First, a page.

# Remapping ASCII

### Challenge

Write a program that reorders the ASCII characters!

It should output a single string containing all of the printable ASCII characters exactly once. The first character of this string is assigned the value 1, the second character the value 2, and so on.

If two characters are normally next to each other (the difference between their character codes is 1), they may not appear next to each other in the output.

### Scoring

Your score will be the sum of the values for all of the characters in your source code, as dictated by your program's output.

Please see the Verification section to calculate your score.

Lowest score wins!

### Rules

• "Printable ASCII" is defined to mean character codes 32 - 126, inclusive.

• You may write a full program or a function.

• Your code may only contain printable ASCII characters and newlines.

• Your program may not take any input.

• Newlines will always have the value 1. Your program's output should not include a newline.

### Verification

Use this stack snippet to verify that your code's output is valid, and to calculate your code's score!

var result = document.getElementById("result");document.getElementById("submit").onclick = function() {var code = document.getElementById("code").value;var output = document.getElementById("output").value;var values = [];for (var i = 0; i < output.length; i++) {var c = output[i];var v = c.charCodeAt();if (v < 32 || v > 126) {result.innerHTML = "Invalid output! Reason: " + c + " (code " + v + ") is out of range.";return;}if (values.indexOf(c) >= 0) {result.innerHTML = "Invalid output! Reason: " + c + " (code " + v + ") was repeated.";return;}if (i > 0) {var d = output[i - 1];var w = d.charCodeAt();if (Math.abs(v - w) == 1) {result.innerHTML = "Invalid output! Reason: " + d + " and " + c + " (codes " + w + " and " + v + ") cannot appear next to each other in the output.";return;}}values.push(c);}for (var j = 32; j <= 126; j++) {var c = String.fromCharCode(j);if (values.indexOf(c) < 0) {result.innerHTML = "Invalid output! Reason: " + c + " (code " + j + ") was missing.";return;}}var score = 0;for (var k = 0; k < code.length; k++) {var s = values.indexOf(code[k]) + 1;if (s <= 0) s = 1;score += s}result.innerHTML = "Your score is " + score + "!";}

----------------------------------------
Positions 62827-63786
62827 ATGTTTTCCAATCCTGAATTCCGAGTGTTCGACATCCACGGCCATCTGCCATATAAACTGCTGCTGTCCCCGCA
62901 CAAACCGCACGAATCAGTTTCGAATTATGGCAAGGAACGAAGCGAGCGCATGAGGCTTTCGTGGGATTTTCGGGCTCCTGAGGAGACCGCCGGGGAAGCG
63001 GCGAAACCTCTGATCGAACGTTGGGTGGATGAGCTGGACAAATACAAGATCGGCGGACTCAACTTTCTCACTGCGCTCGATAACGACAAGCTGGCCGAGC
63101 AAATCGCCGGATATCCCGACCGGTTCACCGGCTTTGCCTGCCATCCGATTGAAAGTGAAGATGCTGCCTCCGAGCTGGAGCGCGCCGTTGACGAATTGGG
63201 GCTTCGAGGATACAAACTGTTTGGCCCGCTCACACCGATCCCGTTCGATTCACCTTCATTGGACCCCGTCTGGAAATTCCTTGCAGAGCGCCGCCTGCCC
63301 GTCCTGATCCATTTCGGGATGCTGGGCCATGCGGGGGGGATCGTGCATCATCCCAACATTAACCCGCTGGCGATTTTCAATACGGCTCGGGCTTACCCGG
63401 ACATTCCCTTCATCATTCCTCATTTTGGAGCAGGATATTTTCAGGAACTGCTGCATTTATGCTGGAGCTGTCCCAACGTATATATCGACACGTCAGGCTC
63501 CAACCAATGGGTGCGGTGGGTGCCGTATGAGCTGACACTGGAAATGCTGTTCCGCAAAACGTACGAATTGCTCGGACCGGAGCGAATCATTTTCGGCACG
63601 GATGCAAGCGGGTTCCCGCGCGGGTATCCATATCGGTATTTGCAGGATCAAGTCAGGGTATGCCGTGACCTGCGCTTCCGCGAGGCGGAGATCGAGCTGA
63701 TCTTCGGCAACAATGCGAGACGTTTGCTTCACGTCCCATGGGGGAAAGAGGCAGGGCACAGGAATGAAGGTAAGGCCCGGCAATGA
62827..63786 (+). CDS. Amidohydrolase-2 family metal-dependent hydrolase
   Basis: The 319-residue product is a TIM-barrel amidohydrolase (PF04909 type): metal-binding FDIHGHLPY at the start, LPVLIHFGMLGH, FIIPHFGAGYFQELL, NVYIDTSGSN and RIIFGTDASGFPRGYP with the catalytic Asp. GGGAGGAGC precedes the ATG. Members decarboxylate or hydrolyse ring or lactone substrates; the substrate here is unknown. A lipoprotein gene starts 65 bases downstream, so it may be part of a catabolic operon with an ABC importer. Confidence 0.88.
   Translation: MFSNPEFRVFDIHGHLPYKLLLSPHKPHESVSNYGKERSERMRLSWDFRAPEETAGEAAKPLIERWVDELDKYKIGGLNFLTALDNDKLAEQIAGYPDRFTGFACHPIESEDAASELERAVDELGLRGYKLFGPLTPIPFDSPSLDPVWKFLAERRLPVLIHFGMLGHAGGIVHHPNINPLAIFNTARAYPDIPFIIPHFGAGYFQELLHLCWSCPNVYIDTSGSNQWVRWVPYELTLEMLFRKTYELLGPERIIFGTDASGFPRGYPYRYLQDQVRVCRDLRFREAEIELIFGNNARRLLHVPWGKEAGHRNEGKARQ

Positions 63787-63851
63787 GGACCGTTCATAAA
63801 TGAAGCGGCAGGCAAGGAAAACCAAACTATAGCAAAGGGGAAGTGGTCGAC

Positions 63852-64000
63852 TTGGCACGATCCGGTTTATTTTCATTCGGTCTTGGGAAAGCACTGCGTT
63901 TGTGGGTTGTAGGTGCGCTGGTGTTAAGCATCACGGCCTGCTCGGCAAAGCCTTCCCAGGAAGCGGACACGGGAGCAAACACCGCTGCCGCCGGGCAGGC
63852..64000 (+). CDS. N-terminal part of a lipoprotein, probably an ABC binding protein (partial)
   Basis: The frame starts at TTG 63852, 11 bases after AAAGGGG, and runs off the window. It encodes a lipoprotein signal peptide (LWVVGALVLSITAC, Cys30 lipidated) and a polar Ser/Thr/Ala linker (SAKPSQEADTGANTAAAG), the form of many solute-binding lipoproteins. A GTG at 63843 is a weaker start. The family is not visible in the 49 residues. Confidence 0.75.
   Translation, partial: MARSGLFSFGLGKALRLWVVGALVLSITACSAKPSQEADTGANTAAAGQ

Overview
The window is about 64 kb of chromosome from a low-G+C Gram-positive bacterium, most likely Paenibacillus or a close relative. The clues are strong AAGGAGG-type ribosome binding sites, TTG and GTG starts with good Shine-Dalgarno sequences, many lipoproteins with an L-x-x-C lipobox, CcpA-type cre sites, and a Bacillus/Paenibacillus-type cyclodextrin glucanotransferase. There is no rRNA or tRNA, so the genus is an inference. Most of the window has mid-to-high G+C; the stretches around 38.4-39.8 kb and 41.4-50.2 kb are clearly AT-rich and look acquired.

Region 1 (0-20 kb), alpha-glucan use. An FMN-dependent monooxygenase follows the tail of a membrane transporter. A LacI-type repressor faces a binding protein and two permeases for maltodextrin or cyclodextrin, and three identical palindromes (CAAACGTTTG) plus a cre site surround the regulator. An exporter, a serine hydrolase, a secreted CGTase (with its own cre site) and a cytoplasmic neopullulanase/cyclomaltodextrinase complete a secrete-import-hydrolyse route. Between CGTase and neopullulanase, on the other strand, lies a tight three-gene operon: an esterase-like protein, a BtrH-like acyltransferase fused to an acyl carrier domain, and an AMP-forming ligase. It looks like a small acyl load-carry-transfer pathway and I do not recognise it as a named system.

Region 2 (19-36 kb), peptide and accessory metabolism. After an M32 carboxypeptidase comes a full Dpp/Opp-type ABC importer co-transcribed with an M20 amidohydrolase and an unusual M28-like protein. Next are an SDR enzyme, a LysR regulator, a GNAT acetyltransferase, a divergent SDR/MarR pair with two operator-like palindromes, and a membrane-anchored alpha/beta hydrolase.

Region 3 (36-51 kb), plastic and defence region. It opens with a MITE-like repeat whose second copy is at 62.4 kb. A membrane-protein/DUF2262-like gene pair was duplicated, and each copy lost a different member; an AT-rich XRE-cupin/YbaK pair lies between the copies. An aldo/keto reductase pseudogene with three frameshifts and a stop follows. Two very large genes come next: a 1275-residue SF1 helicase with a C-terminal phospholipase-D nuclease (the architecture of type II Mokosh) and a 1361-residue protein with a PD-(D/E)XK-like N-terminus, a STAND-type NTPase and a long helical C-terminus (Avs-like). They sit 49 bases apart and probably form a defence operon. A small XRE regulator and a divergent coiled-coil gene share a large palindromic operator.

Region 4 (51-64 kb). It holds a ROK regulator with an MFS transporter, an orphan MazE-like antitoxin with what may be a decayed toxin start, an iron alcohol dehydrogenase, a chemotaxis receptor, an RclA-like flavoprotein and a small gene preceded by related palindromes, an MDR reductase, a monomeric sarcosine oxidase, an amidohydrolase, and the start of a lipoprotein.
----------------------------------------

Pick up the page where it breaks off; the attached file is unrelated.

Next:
<textarea id="code" rows=10 cols=50>Enter your code here.</textarea><br/><textarea id="output" rows=1 cols=50>Enter your code's output here.</textarea><br/><button id="submit">Submit</button><br/><p id="result"></p>

Thanks to this post for the leaderboard code!

• Loving the validation snippet. – mınxomaτ Sep 14 '15 at 14:36
• Can you explain briefly how the score is calculated, so we know how to optimize our answers? – Fatalize Sep 14 '15 at 14:38
• @Fatalize Basically, the idea is to write a program whose output assigns low values to the characters that it uses, by putting them towards the beginning of the outputted string. The "value" of each ASCII character is determined by its 1-based index in your code's output. Instead of counting each character in your source as 1, like a code-golf, each character in your source is counted as its value, as described above. – jrich Sep 14 '15 at 14:54
• This seems like a good time to use Whitespace in a programming contest... – C0deH4cker Sep 14 '15 at 16:58
• @C0deH4cker Unfortunately that would require tabs, which are not printable ASCII characters or newlines, so that would be invalid. – jrich Sep 14 '15 at 17:01

# CJam, 3561861681311261119996 94

"_|'~,Y/G>z|"_~

Try it online in the CJam interpreter.